What is on your career Christmas list this year? A job, a different job, a better job? More responsibility, more pay, more flexibility? You might be a new worker, looking for a sense of direction. You might be a veteran, seeking the rewards you are entitled to. It’s okay to make a list of what you want. In fact, it’s a good idea, all year round; studies show that those who write down their goals are more likely to achieve them. And during Christmas, you’re doubly justified. You’re expected to want things during the Christmas season. It’s the American way. You might as well do it right and wish for things that really matter. I know that if Santa gave me a choice between a 70-inch smart HDTV, and reaching the next step along my perfect career path, I’d pick the next step in a heartbeat.
But, since it is Christmas, remember that getting something from your own Christmas list, even when you’re encouraged to make one, is not necessarily the best thing that could happen. All around you, you are surrounded by a world of people with their own career Christmas lists. Some of these people are strangers. Others are there in your workplace. Still others are people you encounter outside of work. Their lists may be similar to yours, or very, very different. Some of the items on these people’s lists may be things that you simply cannot offer them.
Still, you know where I am going with this. ‘Tis the season of giving. Now, if there is one thing that Meg and I have tried to convey through this site, it’s that career fulfillment is, at best, a tenuous condition maintained through constant attention. It is not a product you can obtain or a position you can barter for, and by the same token it is not something you can give or grant to another person. But that does not mean you cannot help someone along in their journey. You might introduce someone to a valuable contact. You might mentor a junior colleague. You might agree to an informational interview with someone interested in your field. You are limited only by circumstance and your imagination.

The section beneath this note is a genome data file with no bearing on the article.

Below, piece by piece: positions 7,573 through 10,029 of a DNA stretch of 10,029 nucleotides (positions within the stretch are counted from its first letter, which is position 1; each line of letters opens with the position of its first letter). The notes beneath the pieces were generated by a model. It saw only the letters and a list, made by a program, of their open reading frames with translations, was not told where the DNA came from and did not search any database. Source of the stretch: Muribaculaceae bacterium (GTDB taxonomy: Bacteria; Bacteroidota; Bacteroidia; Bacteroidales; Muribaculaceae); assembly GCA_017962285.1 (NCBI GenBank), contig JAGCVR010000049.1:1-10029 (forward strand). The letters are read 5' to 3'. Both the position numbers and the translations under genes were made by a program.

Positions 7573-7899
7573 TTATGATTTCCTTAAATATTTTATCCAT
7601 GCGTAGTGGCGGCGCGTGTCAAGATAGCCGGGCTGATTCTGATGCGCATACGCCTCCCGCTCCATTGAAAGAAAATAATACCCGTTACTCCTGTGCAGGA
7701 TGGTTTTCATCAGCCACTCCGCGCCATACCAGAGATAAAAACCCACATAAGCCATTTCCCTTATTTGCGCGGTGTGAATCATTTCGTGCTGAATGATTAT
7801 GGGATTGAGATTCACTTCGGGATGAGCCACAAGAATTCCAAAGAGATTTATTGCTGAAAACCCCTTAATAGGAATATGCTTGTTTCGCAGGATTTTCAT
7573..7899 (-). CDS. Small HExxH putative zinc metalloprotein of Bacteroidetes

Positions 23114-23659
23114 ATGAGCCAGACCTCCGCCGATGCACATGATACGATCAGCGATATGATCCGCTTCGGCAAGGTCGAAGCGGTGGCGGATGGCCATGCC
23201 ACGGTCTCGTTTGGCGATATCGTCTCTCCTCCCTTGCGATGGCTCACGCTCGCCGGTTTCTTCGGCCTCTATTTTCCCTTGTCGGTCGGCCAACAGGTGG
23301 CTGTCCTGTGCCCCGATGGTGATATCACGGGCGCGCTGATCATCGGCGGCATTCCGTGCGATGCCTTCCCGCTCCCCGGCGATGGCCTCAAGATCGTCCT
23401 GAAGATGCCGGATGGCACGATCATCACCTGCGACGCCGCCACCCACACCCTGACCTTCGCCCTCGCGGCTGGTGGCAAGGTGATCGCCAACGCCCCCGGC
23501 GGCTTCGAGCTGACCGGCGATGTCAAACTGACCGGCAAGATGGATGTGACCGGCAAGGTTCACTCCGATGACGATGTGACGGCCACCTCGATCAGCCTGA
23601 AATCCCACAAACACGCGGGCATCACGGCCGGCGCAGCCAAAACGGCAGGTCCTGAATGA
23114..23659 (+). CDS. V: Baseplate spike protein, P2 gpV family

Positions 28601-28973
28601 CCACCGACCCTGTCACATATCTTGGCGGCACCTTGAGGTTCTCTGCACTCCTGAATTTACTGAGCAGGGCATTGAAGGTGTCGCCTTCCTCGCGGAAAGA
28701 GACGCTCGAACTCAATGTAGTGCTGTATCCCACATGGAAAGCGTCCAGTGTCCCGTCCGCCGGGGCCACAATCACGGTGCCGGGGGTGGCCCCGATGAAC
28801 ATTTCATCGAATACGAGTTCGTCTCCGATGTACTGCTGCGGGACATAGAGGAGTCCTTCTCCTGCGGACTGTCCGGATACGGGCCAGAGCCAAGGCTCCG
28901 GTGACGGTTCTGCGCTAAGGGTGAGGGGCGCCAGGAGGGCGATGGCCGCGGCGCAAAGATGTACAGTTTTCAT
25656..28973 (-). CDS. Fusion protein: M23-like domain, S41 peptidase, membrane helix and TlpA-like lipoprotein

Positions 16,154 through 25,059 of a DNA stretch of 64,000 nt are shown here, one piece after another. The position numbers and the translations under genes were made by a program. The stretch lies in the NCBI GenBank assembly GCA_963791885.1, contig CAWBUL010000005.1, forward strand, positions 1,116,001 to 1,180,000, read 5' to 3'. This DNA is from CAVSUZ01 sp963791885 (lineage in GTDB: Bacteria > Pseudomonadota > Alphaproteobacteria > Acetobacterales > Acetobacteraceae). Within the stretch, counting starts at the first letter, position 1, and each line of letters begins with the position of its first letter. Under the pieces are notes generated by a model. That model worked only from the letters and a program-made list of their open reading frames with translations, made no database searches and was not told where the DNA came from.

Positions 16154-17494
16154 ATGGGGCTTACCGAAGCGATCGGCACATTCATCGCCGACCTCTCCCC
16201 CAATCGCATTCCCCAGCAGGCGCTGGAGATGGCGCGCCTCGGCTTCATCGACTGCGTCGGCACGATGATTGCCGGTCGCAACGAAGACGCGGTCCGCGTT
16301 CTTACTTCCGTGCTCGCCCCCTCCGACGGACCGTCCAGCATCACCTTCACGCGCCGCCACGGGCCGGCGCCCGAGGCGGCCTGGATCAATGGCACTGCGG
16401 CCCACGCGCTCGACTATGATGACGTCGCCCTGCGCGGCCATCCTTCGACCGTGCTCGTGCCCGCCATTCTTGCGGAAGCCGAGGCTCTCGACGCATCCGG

True, the holidays are not the easiest time of the year to offer this kind of support; schedules are hectic, people are traveling. You’re probably going to have to carry this spirit of giving forward well into the new year. You’re going to need to keep your eyes open to opportunities to help, to connect, to train. You may even need to create such opportunities. Yes, it is another task to take on – to look for chances to help other people in their career struggles, even as you wrestle with your own. But I can tell you from experience that giving career help to other people rewards you in two ways. You’ll feel that humane satisfaction that accompanies any act of honest generosity, whether it’s tipping a few coins into the Salvation Army pot or taking a few minutes to guide a junior colleague through a politically difficult situation. And you’ll discover that, when you help someone else move closer to career satisfaction, you move closer to it yourself. May that be truly said of us, and of all of us!